There are two basic design approaches to producing a diffractive beam splitter: binary and analog solutions.
The binary solution is one of the most common and useful approaches to produce a beam splitter if the desired spot distribution is centrosymmetric.
Here is an example of a 25×5 spot array illustrating some of the main features of binary designs.
Analog design solutions can reach theoretical efficiency above 90% but require more sophisticated production techniques.
RPC Photonics has developed both design and analysis models to generate and evaluate solutions for diffractive elements in general and beam splitters in particular. We can also produce these element in either binary or analog format.
To produce analog diffractives we utilize our laserwriting technique to produce a continuously-varying surface that produces the desired spot distribution.
The example below shows a portion of the surface pattern that projects an arrow.
Diffractive elements can also be used as diffusers to provide controlled illumination for certain specialized applications such as lithographic illumination systems.
The main advantage of diffractive diffusers compared to refractive ones, such as our Engineered Diffusers™, is the sharp intensity fall-off, which is as wide as the diffraction-limited spot corresponding to the incident beam size at the operating wavelength.
Diffractive diffusers can be implemented with binary or analog phase functions with efficiencies of about 80% and 90-95%, respectively.
Diffractive circular diffuser implemented with a binary phase function.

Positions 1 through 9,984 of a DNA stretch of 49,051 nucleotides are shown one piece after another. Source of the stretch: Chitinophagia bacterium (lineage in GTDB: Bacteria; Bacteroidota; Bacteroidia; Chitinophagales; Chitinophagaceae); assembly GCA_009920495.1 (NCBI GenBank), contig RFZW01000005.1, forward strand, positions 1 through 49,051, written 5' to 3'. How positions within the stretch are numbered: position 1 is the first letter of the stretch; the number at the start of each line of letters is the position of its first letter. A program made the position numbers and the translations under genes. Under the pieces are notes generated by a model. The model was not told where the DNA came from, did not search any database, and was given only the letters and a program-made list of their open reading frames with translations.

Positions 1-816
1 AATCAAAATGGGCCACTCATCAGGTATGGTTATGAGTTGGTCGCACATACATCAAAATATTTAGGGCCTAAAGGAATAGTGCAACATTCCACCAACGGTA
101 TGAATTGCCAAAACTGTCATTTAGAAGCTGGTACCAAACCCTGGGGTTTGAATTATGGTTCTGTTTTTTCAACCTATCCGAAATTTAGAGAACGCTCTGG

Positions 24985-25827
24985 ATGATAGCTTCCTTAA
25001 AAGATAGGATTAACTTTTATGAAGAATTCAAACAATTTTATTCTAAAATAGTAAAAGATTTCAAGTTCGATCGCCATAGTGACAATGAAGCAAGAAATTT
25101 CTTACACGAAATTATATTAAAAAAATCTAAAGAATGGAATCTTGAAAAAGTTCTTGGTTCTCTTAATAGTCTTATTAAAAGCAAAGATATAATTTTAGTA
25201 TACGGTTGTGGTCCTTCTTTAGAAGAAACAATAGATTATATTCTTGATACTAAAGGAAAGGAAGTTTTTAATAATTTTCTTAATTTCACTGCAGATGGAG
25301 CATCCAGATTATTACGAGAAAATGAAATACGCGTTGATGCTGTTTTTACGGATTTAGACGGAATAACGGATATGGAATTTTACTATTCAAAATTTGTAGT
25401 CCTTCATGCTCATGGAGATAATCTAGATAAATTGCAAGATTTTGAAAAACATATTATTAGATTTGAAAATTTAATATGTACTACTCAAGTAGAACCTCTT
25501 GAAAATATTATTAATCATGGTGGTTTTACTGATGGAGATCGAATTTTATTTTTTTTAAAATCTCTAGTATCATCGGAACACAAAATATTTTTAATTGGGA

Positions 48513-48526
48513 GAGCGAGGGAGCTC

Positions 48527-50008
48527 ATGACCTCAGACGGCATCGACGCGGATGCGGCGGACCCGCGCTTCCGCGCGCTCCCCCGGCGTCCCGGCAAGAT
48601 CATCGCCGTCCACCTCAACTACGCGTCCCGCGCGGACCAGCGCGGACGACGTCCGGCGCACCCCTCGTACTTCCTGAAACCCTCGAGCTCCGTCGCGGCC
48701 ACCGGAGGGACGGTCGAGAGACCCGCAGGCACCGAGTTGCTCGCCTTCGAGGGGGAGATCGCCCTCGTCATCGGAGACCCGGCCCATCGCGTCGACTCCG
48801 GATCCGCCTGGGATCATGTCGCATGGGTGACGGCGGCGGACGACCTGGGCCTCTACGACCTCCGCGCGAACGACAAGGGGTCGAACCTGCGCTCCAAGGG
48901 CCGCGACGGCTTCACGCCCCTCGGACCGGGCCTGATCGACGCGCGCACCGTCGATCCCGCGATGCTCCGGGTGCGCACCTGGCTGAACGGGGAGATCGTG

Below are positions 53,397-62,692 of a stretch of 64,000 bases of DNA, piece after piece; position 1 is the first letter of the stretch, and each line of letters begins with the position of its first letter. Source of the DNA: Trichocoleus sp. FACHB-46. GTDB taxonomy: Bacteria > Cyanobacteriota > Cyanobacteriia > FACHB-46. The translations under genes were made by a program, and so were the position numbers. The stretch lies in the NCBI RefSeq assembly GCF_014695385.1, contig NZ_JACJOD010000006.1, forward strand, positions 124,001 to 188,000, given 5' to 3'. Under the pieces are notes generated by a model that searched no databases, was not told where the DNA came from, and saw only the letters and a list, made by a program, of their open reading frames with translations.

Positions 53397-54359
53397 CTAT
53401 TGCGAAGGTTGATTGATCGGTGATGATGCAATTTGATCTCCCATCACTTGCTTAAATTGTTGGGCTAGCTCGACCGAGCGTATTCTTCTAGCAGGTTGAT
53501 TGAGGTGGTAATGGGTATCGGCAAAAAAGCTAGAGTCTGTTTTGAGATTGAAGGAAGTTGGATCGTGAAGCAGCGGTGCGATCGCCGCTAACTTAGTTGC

This example illustrates a common issue with diffractive diffusers: zero order. This diffuser is being illuminated with a HeNe laser but its phase depth is not exactly correct for this source. As a result, the zero order is brighter than the other orders.
Other Examples of light distributions generated by diffractive diffusers with binary phase function.
Analog phase functions can also be used for higher efficiency and lower sensitivity to depth errors that minimizes zero order, if the scatter angles are small.
In some applications a certain wavefront is required at some point of the optical system but, for whatever reason, the actual wavefront does not show the desired form.
If the wavefront deviation from the ideal is consistent and repeatable, a corrector plate can be introduced to correct the wavefront by inducing the appropriate phase delay at various points of the aperture to produce the desired wavefront.
In a typical wavefront corrector application the input wavefront contains some distortion that needs to be eliminated to produce a uniform, flat wavefront.
The corrector plate introduces phase delay that matches the input wavefront to eliminate the undesirable variations.
Obviously, corrector plates need to be aligned with the incident wavefront and work best if the distortion in the wave front is repeatable and stationary.
RPC Photonics’ laserwriting technology enables the production of corrector plates with high accuracy even if it requires correction of high-frequency wavefront distortion.